Red Sox pitcher Steven Wright may never be 100 percent again
By Sean Penney
Boston Red Sox knuckleball pitcher Steven Wright shows concern that his surgically repaired knee may never be 100 percent again.
Questions linger over the future of Steven Wright that even the knuckleball pitcher can’t answer. Wright is in camp with the Boston Red Sox this spring but isn’t quite back to feeling like his old self. It’s possible he never will again.
Wright was sidelined for about a year while recovering from a left knee cartilage restoration procedure that he underwent in May 2017. He landed back on the disabled list in June with knee inflammation and didn’t return until September, at which point he worked exclusively out of the bullpen for the remainder of the regular season. Wright was expected to join his team in the postseason but was a late scratch from the ALDS roster due to knee soreness.
Wright is preparing for the upcoming season but his status for Opening Day remains unclear. No matter how hard he works, there’s concern that he’ll never return to his pre-injury form. According to MassLive.com’s Christopher Smith, Wright confirmed he will wear a knee brace when he pitches this season and acknowledged his doubts about the injury ever being fully behind him.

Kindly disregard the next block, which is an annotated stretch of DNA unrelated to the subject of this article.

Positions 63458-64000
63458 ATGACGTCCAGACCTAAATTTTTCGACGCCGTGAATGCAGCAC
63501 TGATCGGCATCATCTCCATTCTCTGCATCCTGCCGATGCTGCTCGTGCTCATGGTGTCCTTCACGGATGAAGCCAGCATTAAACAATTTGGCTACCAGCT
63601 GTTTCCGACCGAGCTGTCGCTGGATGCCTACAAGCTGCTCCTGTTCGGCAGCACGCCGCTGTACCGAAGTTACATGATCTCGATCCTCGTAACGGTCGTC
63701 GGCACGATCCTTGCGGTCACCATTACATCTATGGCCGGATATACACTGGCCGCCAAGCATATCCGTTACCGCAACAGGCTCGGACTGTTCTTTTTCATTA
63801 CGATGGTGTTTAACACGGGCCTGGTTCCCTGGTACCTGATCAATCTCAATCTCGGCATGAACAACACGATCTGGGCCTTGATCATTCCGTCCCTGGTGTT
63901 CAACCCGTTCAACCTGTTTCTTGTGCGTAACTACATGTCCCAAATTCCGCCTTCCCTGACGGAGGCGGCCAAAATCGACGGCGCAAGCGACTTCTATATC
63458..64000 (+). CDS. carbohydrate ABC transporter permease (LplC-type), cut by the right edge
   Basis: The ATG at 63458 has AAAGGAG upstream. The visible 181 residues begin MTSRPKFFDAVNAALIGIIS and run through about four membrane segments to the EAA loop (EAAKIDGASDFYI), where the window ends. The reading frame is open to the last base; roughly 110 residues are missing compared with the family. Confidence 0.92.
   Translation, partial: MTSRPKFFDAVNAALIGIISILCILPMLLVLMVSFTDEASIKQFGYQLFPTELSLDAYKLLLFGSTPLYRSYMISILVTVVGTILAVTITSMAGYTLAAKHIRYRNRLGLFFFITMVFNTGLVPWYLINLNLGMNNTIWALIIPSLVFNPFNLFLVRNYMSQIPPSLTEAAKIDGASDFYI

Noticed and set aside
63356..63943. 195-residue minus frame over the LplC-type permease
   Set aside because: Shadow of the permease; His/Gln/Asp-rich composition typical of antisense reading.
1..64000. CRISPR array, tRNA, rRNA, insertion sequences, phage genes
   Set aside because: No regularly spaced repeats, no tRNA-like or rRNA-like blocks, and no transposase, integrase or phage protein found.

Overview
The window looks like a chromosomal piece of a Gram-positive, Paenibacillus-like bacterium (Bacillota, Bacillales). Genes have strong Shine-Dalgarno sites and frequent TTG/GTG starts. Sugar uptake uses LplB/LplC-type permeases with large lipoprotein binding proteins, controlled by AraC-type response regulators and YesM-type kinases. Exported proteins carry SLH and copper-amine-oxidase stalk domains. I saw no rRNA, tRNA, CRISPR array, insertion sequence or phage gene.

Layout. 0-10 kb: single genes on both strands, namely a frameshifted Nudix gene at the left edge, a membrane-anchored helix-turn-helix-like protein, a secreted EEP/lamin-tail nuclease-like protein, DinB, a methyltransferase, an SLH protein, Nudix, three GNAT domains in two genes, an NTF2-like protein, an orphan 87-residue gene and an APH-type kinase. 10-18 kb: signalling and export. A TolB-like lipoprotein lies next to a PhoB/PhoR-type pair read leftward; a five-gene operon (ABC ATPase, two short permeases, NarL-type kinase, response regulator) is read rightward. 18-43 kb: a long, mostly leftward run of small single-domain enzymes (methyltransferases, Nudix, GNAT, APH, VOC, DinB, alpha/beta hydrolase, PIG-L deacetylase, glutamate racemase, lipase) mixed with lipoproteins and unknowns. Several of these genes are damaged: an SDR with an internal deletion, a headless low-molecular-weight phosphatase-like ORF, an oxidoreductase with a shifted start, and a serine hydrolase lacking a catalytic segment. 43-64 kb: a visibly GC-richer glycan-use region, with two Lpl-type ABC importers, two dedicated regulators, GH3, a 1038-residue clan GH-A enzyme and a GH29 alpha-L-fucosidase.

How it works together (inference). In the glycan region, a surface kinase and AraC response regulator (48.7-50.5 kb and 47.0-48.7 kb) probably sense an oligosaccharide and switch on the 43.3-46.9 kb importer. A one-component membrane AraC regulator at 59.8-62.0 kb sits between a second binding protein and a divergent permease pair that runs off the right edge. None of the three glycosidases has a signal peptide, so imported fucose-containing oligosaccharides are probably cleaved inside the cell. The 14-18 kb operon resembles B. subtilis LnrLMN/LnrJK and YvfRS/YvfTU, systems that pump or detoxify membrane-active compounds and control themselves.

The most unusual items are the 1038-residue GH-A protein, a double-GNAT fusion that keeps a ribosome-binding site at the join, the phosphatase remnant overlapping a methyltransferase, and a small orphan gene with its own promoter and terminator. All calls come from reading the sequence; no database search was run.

"“I don’t think I’m ever going to feel 100 percent like I did before I hurt my knee,” Wright said. “But it’s just trying to get as close to that as we can and staying consistent with it.”"
The 34-year old veteran went on to discuss the uncertainties of the rare procedure that he had done on his knee. Dustin Pedroia had the same surgery on his ailing knee but the procedure is relatively unheard of in the baseball world. Wright said this led to a lot of trial and error in terms of rehabbing from the surgery. He’s learned a lot from the experience about what his body can handle so he should be more prepared this season. Wright has a better understanding of his limits and when to minimize activities that could put stress on his knee.
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Wright had a productive season when he was able to take the mound last year. He went 3-1 with a 2.68 ERA and 1.24 WHIP in 53 2/3 innings. Most of his appearance came in relief but he did make four starts. Wright was brilliant in the first three starts, allowing only one earned run over 20 2/3 innings. He was then shelled for 10 runs in 3 1/3 innings during his final start before he went on the disabled list.
His All-Star caliber days from a few years ago may be behind him but Wright is clearly still capable of being effective when healthy. Whether it’s in short spurts out of the bullpen, long relief or the occasional spot start, the versatile right-hander can be utilized in a variety of ways.
Boston’s rotation is loaded with Chris Sale, David Price, Rick Porcello, Nathan Eovaldi, and Eduardo Rodriguez. It’s rare that any team makes it through a full season with only five starters though, especially when most of these starters have recent injury concerns. There will be a point where the Red Sox need someone else to temporarily fill in as a starter and Wright should be near the top of the list as long as his knee cooperates.